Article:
Court: U.S. Court of Appeals for the Third Circuit
Date Filed: June 5, 2020
Update: In a ruling issued on Sept. 29, 2020, the U.S. Court of Appeals for the Third Circuit reversed the district court’s decision, holding that the First Amendment does not mandate that courts create records of proceedings, nor that they allow members of the public to create such records.
Background: In 2019, the Philadelphia Bail Fund, a nonprofit advocating for reform of Philadelphia’s bail system, filed a lawsuit challenging the constitutionality of certain Pennsylvania court rules that prevent the public, including the news media, from making audio recordings of bail hearings.
In February 2020, the U.S. District Court for the Eastern District of Pennsylvania granted summary judgment for the nonprofit, ruling that the arraignment court magistrate judges must either provide the public official audio recordings or transcripts of the proceedings or allow members of the public and the news media to make their own recordings.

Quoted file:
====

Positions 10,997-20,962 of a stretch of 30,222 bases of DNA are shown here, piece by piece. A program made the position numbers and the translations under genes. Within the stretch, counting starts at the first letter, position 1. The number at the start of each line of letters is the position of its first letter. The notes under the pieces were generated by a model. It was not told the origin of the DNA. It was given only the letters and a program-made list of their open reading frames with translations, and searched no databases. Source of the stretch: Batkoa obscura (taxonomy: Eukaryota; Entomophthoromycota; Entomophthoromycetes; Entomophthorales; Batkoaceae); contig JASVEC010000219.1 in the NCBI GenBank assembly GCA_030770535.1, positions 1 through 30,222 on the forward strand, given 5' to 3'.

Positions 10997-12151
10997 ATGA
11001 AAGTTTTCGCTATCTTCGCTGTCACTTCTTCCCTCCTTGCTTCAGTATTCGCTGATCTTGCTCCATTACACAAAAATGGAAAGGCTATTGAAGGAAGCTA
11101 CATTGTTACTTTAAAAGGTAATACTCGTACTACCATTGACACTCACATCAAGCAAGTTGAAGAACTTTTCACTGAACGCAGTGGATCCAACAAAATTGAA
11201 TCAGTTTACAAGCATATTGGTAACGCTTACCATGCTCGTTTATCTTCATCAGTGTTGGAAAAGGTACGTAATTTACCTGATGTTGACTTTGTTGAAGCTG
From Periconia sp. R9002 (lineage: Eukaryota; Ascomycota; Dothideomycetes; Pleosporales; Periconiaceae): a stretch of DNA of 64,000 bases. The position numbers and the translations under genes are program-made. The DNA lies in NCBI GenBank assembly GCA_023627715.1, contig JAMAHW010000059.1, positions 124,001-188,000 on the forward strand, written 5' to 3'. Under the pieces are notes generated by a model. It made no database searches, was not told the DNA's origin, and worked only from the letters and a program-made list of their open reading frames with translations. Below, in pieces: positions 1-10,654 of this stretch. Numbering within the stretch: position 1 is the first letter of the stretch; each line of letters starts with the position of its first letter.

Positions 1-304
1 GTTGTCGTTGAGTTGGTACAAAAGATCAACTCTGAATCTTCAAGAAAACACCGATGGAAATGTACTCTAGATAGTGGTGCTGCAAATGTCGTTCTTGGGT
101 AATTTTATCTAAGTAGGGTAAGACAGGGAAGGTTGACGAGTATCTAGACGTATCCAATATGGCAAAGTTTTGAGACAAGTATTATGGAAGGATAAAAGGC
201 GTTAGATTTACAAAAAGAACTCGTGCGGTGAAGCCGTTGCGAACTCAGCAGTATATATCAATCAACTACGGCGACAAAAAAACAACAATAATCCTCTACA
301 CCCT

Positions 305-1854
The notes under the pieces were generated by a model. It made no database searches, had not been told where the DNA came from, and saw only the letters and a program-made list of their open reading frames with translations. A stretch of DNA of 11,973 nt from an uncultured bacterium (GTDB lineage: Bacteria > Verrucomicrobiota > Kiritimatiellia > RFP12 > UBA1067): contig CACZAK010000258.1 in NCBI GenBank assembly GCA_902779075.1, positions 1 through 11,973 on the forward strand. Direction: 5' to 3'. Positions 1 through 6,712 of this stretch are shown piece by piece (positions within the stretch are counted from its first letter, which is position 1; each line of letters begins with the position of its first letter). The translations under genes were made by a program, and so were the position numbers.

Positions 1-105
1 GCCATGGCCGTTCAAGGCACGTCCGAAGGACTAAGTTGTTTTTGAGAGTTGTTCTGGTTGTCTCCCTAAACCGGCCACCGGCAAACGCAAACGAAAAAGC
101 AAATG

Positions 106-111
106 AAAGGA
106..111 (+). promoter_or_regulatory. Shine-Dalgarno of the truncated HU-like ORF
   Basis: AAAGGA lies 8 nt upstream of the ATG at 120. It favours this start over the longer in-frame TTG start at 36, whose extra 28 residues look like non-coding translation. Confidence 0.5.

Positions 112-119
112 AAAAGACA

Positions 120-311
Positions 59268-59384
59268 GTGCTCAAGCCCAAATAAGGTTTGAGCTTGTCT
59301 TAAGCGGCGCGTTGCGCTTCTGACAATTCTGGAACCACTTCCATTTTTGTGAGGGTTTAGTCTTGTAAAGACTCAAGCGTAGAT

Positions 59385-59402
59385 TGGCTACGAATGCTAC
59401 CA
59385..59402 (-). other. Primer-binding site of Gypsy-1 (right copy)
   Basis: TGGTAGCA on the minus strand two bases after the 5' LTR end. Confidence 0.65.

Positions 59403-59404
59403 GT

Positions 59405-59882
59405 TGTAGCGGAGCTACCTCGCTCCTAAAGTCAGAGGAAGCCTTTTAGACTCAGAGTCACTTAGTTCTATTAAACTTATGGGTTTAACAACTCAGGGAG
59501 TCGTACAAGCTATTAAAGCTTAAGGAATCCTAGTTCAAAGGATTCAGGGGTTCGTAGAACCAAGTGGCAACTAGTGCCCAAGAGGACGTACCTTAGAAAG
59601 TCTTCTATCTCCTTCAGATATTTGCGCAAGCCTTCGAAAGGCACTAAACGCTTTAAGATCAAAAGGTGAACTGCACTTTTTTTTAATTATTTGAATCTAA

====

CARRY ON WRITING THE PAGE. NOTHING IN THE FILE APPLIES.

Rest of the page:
The magistrate judges appealed the decision to the U.S. Court of Appeals for the Third Circuit, arguing, among other things, that the First Amendment does not guarantee the right to record audio during court hearings.
Our Position: The Third Circuit should affirm the district court’s ruling that the Philadelphia Bail Fund has the right to record bail hearings.
- The First Amendment right of access applies to bail hearings.
- The challenged rules limit the ability of the press to report about bail hearings.
Quote: “In the absence of an official transcript or recording, the challenged rules prohibiting journalists from recording bail hearings impermissibly burden their ability to report about such judicial proceedings for the benefit of the public at large.”
Related: In January 2020, the Reporters Committee and the Pennsylvania NewsMedia Association filed a friend-of-the-court brief urging a Pennsylvania district court to deny a defendant’s motion to dismiss in a similar case, arguing for the public’s right to record in bail hearings and other proceedings when official transcripts and recordings aren’t available.
The Reporters Committee maintains an “Open Courts Compendium,” which includes information about court access laws for each state and federal circuit.